The sight was straight out of the movies. Throngs of friends, business associates, cab drivers, security personnel, lots of signs with names of people, tour groups, businesses in a mass of humanity edging toward the exit door. Visibly absent was my name. A security guard saw my plight and brought me a cart, which made moving around about 100 times easier. Another security guard graciously offered me the use of his personal cell phone if I would just replace his minutes. Robert Asaba of the Civil Aviation Authority of Uganda won a gold star for curtosy in my book. I got through to Father Andrew Obel, Secretary to Most Rev Denis Kiwanuka Lote, Archbishop of Tororo (and my offical host for this trip), and discovered that he had just arrived. He was accompanied by Father Leo and Father Michael, who were in nearby Kampala for additional training. This was most unusual; me, a mere layman being met by three young and energetic priests, all products of, and now leaders of, the very culture I feel called to serve. The greetings were joyous, we loaded the car and set out for Kampala.

We stopped at a restaurant for a “snack” and refreshment. Janet, wait until you see the picture of the Talapia, cooked whole and served with “chips” (french fries). Oh, Chuck, the genuine Ugandan beer tasted like the genuine German beer at Hallo Berlein. My education about Uganda was beginning. No, not the beer; about the people and culture. A number of our friends in the US have what are thought by some to be large families. In Uganda this is the norm. Father Andrew Obel is the youngest of 8. Fr Michael is #6 of 11. Most of the rural Ugandan people survive on a subsistence agrarian lifestyle. I’m beginning to think that time machines are real. I had just taken a trip and gone back one or maybe two hundred years in some respects. Maybe even longer.

More as the Ugandan adventure unfolds……….Entries of 23 January 2008

Thursday, January 17, 2008

My Uganda Experience

Jan is letting Tom travel to Uganda. Quick, hide her credit cards!

Greetings All,

Today is 17 January 2008 and I'm in the final preparations for an initial trip to Uganda. On 21 Jan my itinerary takes me from Philadephia to Frankfurt; on 22 Jan it's Frankfurt to Johannesburg, SA; and on 23 Jan it's the final leg from Johannesburg to Entebbe, Uganda, East Africa. The trip is officially at the invitation of the Archbishop of Tororo, Most Rev Denis Kiwanuka Lote. His Secretary, Rev Andrew Obel will meet me at the Entebbe International Airport (made world famous by Israel's raid on the forces of Idi Amin). We'll spend the next day in Kampala, the capital city of Uganda, where we plan to visit the zoo to see some of the most dangerous creatures on God's earth. I'm looking forward to seeing the variety of cobras, the green mambas and black mambas -- from the safe side of strong glass. Father Charles Opondo-Owara, who is from the Tororo Archdiocese, suggested getting familiar with the wildlife before going into the field. Certainly couldn't disagree.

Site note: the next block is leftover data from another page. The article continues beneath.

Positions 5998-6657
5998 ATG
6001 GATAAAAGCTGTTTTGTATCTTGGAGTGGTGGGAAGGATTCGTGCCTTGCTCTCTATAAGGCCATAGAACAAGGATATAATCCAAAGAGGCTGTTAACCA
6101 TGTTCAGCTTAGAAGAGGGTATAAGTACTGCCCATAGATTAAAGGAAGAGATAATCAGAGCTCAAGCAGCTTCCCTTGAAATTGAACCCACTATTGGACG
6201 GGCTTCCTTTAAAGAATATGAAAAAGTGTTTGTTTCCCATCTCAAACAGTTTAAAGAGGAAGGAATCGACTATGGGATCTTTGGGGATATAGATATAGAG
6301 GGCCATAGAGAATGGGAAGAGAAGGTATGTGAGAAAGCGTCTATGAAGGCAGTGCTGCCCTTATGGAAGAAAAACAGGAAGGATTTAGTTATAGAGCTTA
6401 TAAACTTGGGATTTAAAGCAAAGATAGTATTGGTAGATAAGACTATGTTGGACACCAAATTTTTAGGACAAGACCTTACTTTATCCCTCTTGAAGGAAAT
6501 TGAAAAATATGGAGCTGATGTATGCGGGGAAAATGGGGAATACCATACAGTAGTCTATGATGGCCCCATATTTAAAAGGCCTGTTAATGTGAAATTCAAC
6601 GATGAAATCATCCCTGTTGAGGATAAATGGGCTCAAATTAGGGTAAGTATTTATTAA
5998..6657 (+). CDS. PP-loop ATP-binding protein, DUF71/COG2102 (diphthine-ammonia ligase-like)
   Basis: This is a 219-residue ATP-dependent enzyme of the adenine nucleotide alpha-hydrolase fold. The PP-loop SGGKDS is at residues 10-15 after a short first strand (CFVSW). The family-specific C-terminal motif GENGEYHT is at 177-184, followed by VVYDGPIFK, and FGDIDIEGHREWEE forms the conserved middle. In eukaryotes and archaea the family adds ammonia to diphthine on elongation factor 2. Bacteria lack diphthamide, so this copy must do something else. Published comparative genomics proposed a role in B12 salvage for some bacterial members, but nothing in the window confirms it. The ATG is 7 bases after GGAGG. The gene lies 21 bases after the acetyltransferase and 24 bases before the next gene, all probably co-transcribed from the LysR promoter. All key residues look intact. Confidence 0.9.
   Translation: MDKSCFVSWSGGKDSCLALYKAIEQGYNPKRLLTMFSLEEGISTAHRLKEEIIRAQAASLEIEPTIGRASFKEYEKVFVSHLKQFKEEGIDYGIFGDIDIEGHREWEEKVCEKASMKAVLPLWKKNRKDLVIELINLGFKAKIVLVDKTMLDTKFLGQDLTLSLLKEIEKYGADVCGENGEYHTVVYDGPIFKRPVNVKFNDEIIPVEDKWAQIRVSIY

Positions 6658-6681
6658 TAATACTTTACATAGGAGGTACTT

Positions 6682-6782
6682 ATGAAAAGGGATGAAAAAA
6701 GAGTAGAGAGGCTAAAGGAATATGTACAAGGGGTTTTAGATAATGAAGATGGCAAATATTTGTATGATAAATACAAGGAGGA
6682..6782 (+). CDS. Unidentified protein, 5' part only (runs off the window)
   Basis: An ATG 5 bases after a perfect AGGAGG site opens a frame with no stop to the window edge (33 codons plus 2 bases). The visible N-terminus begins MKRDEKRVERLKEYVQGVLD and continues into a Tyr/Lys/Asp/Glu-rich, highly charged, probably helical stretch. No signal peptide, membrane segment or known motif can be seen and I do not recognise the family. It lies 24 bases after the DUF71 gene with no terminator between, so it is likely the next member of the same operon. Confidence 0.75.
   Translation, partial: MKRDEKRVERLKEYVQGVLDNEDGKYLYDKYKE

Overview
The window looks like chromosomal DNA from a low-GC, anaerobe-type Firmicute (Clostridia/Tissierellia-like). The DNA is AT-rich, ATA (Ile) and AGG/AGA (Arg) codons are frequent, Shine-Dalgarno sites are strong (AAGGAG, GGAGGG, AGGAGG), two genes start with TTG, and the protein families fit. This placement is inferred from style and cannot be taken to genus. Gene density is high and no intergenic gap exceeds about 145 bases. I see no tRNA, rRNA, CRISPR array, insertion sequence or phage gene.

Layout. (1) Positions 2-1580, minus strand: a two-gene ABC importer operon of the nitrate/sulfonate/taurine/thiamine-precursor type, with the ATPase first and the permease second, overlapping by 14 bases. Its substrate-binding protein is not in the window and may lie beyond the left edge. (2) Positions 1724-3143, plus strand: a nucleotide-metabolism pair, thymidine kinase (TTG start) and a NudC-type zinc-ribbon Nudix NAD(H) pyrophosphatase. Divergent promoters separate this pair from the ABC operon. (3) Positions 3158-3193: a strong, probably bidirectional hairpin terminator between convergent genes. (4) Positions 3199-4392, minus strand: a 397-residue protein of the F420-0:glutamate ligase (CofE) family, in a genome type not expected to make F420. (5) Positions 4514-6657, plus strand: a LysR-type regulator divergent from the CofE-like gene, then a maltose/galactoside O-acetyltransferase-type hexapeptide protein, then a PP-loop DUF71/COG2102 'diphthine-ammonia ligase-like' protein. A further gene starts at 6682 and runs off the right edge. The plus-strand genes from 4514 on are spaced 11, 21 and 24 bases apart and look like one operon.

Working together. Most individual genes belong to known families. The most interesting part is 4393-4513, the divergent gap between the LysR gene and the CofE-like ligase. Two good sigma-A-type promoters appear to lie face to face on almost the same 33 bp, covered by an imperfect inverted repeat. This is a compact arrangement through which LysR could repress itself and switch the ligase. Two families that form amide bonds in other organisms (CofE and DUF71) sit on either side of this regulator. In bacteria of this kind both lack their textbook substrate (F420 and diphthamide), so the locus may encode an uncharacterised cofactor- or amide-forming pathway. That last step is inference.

This blog is being established at the suggestion of Mary Pat Hyland, former editor for the Press & Sun-Bulletin in Binghamton, New York, and with the help of my dear sweet daughter-in-law Amy. It will probably be kept very simple, but it will be a way to communicate with friends and those interested in water development within Uganda as I explore and document my observations in southeastern Uganda. Please keep in mind that any incoherent ramblings are soley the responsibility of the blogger (guess that's me).

Enough for the first entry. More about how and why next time.

Best regards to each of you!
Tom Hranek